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BOROUGH WEST VIEW v. NORTH HILLS SCHOOL DISTRICT (01/18/80)

SUPERIOR COURT OF PENNSYLVANIA


filed: January 18, 1980.

BOROUGH OF WEST VIEW
v.
NORTH HILLS SCHOOL DISTRICT, APPELLANT

COUNSEL

George I. Buckler, Pittsburgh, for appellant.

Joseph S. D. Christof, II, Pittsburgh, for appellee.

Van der Voort, Spaeth and Watkins, JJ. Spaeth, J., files a concurring opinion.

Author: Van Der Voort

[ 274 Pa. Super. Page 520]

This action arose on a complaint filed by the Borough of West View against the North Hills School District for indemnity on a fifteen thousand dollar ($15,000) settlement made by the Borough with Mrs. Mary Antal. Mrs. Antal had filed suit against both the borough of West View and the North Hills School District in the Court of Common Pleas of Allegheny County on July 7, 1971 (hereinafter, the Antal suit) in which she claimed damages for personal

[ 274 Pa. Super. Page 521]

    injuries incurred on October 18, 1969, as a result of a fall on a sidewalk abutting property owned by the School District and located in the borough of West View.

The Borough and the School District were co-defendants in the Antal suit. The Borough filed a separate Answer and New Matter in that litigation, but did not assert a cross-claim against the School District. The School District also filed an Answer and New Matter setting up the defense of governmental immunity of the School District from tort liability. On May 25, 1972, a court en banc granted the School District's motion for summary judgment (which it treated as a judgment on the pleadings) on the basis of governmental immunity. No appeal was taken from that judgment.

Thereafter, on September 16, 1974, the Borough paid Mrs. Antal the sum of fifteen thousand dollars ($15,000) in settlement of her claim for damages for personal injuries. Counsel for the School District was called to a conference by the trial judge at the time settlement was agreed upon and he agreed for purposes of any later action by the Borough against the School District that the Borough was liable to Mrs. Antal in the amount of the settlement.

In the interim between the dismissal of the School District from the Antal suit (1972), and the settlement of Mrs. Antal's claim by the Borough (1974), the Supreme Court of Pennsylvania abolished the doctrine of governmental immunity from the suit: Ayala v. Philadelphia Board of Education, 453 Pa. 584, 305 A.2d 877, (May 23, 1973).

After paying Mrs. Antal the amount agreed upon in settlement of her claim, the Borough instituted this action against the School District for indemnification. The School District filed an Answer and New Matter setting up the defenses of res judicata and collateral estoppel. The Borough filed a Reply to the New Matter. Both parties accepted a Stipulation of Facts in which the liability of the Borough and the reasonableness of the settlement were agreed upon. Each party then moved for summary judgment. After oral argument, the Lower Court en banc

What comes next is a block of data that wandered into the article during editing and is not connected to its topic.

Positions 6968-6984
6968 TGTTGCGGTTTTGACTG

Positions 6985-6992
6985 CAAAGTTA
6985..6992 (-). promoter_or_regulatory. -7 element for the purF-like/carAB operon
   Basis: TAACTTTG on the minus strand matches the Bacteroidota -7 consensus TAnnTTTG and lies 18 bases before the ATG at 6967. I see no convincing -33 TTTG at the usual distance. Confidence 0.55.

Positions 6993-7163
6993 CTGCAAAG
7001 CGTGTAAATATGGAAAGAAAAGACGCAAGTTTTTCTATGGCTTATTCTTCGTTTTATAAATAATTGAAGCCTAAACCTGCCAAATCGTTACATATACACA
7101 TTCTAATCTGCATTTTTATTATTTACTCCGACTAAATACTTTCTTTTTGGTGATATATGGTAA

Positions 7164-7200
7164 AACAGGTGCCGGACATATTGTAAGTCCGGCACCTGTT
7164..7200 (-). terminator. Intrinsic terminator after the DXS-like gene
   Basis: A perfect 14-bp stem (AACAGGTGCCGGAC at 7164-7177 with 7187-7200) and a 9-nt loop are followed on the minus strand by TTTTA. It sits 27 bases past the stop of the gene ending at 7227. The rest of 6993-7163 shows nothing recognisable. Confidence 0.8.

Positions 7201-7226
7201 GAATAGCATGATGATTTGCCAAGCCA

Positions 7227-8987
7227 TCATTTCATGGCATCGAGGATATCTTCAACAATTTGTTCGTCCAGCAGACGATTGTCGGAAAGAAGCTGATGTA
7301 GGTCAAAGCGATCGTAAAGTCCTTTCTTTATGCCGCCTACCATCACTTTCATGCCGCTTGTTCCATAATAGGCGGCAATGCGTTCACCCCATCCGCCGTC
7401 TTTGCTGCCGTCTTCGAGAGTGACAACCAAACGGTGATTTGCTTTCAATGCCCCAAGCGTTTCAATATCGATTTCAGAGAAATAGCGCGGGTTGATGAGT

[ 274 Pa. Super. Page 522]

    granted the motion of the Borough and entered judgment in its favor against the School District. This appeal followed.

The Borough's claim for indemnification is based upon well-settled Pennsylvania law that the liability of a municipality for injuries to third persons due to a defective or dangerous sidewalk is secondary to that of the abutting property owner: Flynn v. Chester, 429 Pa. 170, 173, 239 A.2d 322 (1968); Brady v. Philadelphia, 156 Pa. Super. 607, 612, 41 A.2d 355 (1945). The rationale of the rule is stated in Brady to be that "recovery against the city is allowed on the theory that the city has neglected to perform its duty to require the property owner or tenant to maintain the sidewalk in a condition reasonably safe for travel. . . . Consequently, where the plaintiff is awarded a verdict against the city, the city is entitled to a verdict over against the additional defendant upon whom the ultimate burden rests."

The School District does not dispute this rule of law, but relies upon the defenses of res judicata and collateral estoppel. The defense of res judicata is based upon the fact that the Lower Court entered a judgment in the Antal case dismissing Mrs. Antal's claim against the School District. The defense of collateral estoppel is based upon the argument that the right of the Borough to indemnification against the School District was necessarily an issue in the Antal case, thereby precluding its retrial here. For the reasons hereinafter stated, we conclude that neither defense is applicable to the situation before us.

We first address the issue of res judicata. It is well settled that for a prior judgment to be res judicata, there must be a concurrence of four conditions: (1) an identity in the thing sued for, (2) an identity of the cause of action, (3) an identity of the persons and parties to the action, and (4) an identity of the quality or capacity of the parties suing or sued: Schubach v. Silver, 461 Pa. 366, 375, 336 A.2d 328 (1975); Stevenson v. Silverman, 417 Pa. 187, 190, 208 A.2d 786 (1965); Fisher Building Permit case, 355 Pa. 364, 367-368, 49 A.2d 626 (1946).

[ 274 Pa. Super. Page 523]

A comparison of the case before us with the Antal case demonstrates that the identity necessary to sustain the defense of res judicata is not present. The present action is one sounding in assumpsit for indemnification and the prior proceeding was an action in trespass for damages due to negligence. Mrs. Antal, whose cause of action against the School District was dismissed in the first action, is not a party to the present litigation. Thus, the thing sued for, the causes of action and the parties are different.

The Borough's right of indemnification against the School District, which is the issue in this case, was not in existence at the time of the judgment for the School District in the Antal case. The Borough had made no claim against the School District in the Antal case and could not have done so because the Borough had no cause of action unless and until a judgment was entered against it or it made its payment to the injured third party on the tort claim. The claim for indemnity is a separate and distinct cause of action from the underlying tort claim: Ashley v. Lehigh & Wilkes Barre Coal Co., 232 Pa. 425, 431-432, 81 A. 442 (1911); Fisher v. City of Philadelphia, 112 Pa. Super. 226, 234, 170 A. 875, 879 (1934). The principle underlying these decisions is well summarized in 57 A.L.R.3rd 867, 881-887 (1974) as follows: